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GriefSPEAK:  Beauty too beautiful – Mari Nardolillo Dias

GriefSPEAK:  – Mari Nardolillo Dias

By: Dr. Mari Nardolillo Dias 

“I embrace moments while simultaneously grieving the thought that they will soon be over.” (Dias, 2022) 

Botticelli died in 1510 and yet his art can literally still make someone have a heart attack more than 500 years later. “Can art be so beautiful that it makes you feel ill?” (Jonathan Jones, 2018 from The Guardian). Many contribute this phenomenon to The Stendhal Syndrome,” a medical condition where people become ill after seeing too much beauty. Despite the sublime art that can be found in museums and galleries throughout the world, The Stendhal syndrome seems to only occur in Firenze. This syndrome is named after the first recorded case of a novelist/critic who made himself sick on art in 1817. Renaissance art. When Giorgio Vasari began building the Uffizi his idea of art was something that had a hypnotic allure (Jones, 2018). Even the Medici’s believed that art could make you happy, wise, and civilized. 

Although the Stendhal syndrome is specific to art, I suspect that many like myself experience an overwhelming sense of breathlessness, a “hypnotic allure” when our senses are accosted.  A sunset can stop me on an inhale. The enormity of its biblical apocalyptic nature evokes images of the afterlife. And yet, there are other experiences that arouse this same feeling. The sun on the ocean that casts thousands of fireflies of reflected light. The underwater world. And talent. The gift of genius. The sight and taste of an evening-long meal on the Italian coast, surrounded by violins and wine. And music. Like Bocelli’s “The Prayer.” Rachmaninoff’s Piano Concerto 3. “On My Own” from Les Miserables.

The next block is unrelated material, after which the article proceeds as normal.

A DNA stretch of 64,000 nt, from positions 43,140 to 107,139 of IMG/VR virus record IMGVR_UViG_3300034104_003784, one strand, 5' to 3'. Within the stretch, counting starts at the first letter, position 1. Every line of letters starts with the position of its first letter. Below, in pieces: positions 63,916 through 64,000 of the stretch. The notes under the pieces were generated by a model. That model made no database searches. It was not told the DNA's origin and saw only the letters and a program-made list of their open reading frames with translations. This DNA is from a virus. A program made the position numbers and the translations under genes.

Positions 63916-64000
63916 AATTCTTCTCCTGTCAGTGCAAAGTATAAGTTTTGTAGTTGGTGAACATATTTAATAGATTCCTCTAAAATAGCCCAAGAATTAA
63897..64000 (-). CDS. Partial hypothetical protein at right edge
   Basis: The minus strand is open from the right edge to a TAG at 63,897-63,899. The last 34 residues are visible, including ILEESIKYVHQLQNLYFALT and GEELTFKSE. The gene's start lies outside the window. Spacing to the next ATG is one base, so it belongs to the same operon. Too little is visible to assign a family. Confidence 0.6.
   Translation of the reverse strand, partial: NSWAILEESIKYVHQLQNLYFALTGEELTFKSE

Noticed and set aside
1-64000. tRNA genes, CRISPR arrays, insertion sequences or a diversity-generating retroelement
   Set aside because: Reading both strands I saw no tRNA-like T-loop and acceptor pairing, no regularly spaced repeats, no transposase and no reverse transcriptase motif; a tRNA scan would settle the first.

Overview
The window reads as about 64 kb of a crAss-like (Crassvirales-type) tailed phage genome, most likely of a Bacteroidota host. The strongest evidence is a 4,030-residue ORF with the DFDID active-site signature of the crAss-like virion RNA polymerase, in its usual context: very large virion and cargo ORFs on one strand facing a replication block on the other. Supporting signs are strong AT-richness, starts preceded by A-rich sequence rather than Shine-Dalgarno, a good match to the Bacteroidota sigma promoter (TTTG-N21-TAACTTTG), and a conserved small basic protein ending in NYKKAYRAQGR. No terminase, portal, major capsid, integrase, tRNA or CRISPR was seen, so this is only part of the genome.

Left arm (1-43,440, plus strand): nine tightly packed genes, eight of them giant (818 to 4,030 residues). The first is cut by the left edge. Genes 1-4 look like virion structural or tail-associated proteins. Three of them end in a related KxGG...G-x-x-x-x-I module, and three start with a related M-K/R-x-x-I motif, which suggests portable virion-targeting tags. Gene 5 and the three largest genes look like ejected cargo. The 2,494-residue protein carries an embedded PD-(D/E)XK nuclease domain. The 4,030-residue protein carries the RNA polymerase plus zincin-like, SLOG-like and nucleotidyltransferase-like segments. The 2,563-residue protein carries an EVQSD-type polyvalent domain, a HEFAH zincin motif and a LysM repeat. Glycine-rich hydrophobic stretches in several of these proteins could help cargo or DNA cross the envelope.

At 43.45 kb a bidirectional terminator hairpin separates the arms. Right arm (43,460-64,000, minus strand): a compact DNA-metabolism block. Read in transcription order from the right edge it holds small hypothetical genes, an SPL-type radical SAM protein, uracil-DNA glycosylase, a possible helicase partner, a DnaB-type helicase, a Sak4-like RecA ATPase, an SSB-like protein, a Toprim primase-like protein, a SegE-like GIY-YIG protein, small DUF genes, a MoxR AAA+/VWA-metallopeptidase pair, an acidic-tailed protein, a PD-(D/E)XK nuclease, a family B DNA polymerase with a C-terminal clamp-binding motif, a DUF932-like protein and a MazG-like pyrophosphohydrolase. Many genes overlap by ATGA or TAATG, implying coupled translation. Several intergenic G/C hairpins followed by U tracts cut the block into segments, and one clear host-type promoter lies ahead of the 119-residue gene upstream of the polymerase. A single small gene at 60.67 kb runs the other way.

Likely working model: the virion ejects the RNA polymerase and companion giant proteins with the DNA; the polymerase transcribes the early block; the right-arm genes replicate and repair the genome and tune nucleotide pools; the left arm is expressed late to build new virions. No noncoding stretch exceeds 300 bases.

Unlike the fainting spells associated with The Stendhal syndrome, the beauty of nature, music and cuisine overwhelm me and give me a sense of breathlessness. I try to capture and embrace these moments, at the same time grieving that they will soon be gone.  

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To read more articles for RINewsToday by Mari Nardolillo Dias, go here: https://rinewstoday.com/dr-mari-dias/

Dr. Mari Dias is a nationally board-certified counselor, holds a Fellow in Thanatology and is certified in both grief counseling and complicated grief. Dias is a Certified death doula, and has a Certificate in Psychological Autopsy.

She is Professor of Clinical Mental Health, Master of Science program, Johnson & Wales University. Dias is the director of GracePointe Grief Center, in North Kingstown, RI.  For more information, go to: http://gracepointegrief.com/

Dias is the author of GriefSPEAK, Vols. I and II.

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